Education in early Johannesburg
When Johannesburg was founded in 1886, public education in the Z. A. R. was regulated by the Education Law of 1882. The earlier Education Law of 1874 had provided that government schools in the Z. A. R. (only a handful of such schools was in existence) were to be non-denominational and that instruction was to be in Dutch or English, at the will of parents. By contrast, the Education Law of 1882 provided that a school would only receive a government subsidy if Dutch was its medium of instruction. However, this clause was not enforced rigidly and, until 1892, English-medium schools experienced little difficulty in obtaining subsidies.
Almost as soon as the Main Reef was discovered, elementary schools – many of them of dubious standard – began to operate in Johannesburg. A Mr Duff ran a school in Ferreira’s Camp, which had 21 pupils by the end of 1886. On 23 July 1887, the first government school in Johannesburg was established. The school, whose headmaster was the Revd Mr Piley (or Riley – the sources are inconsistent on this score), was accommodated in the local Dutch Reformed Church, and Dutch was the medium of instruction. The 1887 annual report of the Superintendent for Education recorded the existence of two other schools founded in 1887, both of which had been set up under the auspices of the Dutch Reformed Church and catered for the children of its congregation.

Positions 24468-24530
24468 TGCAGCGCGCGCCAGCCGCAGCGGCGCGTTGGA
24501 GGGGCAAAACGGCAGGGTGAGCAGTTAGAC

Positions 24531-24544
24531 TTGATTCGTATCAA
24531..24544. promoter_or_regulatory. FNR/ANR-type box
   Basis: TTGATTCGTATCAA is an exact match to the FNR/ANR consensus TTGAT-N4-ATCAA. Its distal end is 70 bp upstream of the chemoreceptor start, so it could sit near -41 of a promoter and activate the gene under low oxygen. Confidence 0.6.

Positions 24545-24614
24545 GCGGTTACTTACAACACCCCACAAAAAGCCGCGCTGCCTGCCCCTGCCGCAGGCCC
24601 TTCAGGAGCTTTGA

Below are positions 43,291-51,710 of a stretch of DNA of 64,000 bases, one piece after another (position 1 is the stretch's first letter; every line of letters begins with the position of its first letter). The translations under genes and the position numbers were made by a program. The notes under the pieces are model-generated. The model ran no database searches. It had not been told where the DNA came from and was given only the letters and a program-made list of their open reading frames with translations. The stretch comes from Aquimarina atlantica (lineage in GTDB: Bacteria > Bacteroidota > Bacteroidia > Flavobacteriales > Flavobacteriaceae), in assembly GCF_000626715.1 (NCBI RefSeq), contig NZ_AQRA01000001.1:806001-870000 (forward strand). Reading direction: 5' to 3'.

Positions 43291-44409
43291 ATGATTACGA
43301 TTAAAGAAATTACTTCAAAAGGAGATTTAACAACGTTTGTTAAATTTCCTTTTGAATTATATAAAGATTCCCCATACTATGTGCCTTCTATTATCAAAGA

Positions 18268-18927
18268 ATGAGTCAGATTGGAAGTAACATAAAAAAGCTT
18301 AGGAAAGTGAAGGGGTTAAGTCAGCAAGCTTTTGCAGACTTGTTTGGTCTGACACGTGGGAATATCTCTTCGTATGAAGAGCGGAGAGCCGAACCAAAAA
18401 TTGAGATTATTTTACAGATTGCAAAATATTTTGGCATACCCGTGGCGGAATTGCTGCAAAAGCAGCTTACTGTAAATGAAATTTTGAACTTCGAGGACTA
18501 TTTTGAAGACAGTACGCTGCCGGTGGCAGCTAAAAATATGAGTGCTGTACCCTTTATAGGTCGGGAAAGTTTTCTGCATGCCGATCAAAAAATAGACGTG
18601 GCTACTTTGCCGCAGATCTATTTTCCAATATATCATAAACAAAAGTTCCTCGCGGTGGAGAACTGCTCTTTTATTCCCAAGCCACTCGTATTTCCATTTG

Catholic religious orders played an important role in launching educational institutions in Johannesburg. In 1886, Pope Leo XIII constituted the Transvaal an independent prefecture under the jurisdiction of the Rt Revd Odilon Monginoux of the Oblates of Mary Immaculate, who was the first Prefect Apostolic of the Transvaal. On 20 July 1886, Fr John de Lacy O. M. I. visited the Rand. He applied to the government for a piece of land large enough to accommodate a church, a school and houses for the teachers. On 18 July 1887, the State Secretary replied that a double stand, free of purchase price and transfer duties, would be granted to each church that applied for such a facility. Fr Monginoux then acquired the block of land now bounded by Fox, Main, Von Wielligh and Smal streets, where he built a diminutive chapel, a convent and a girls’ school. The Bishop of Natal, Monsignor Charles Jolivet O. M. I., transferred six French Holy Family sisters from Pietermaritzburg to take charge of this school, which opened on 1 October 1887. By the end of 1887, the convent had 75 pupils. The school moved to Doornfontein in 1895, and became known as the East End Convent. In 1905, the Holy Family sisters also founded Parktown Convent School (now Holy Family College).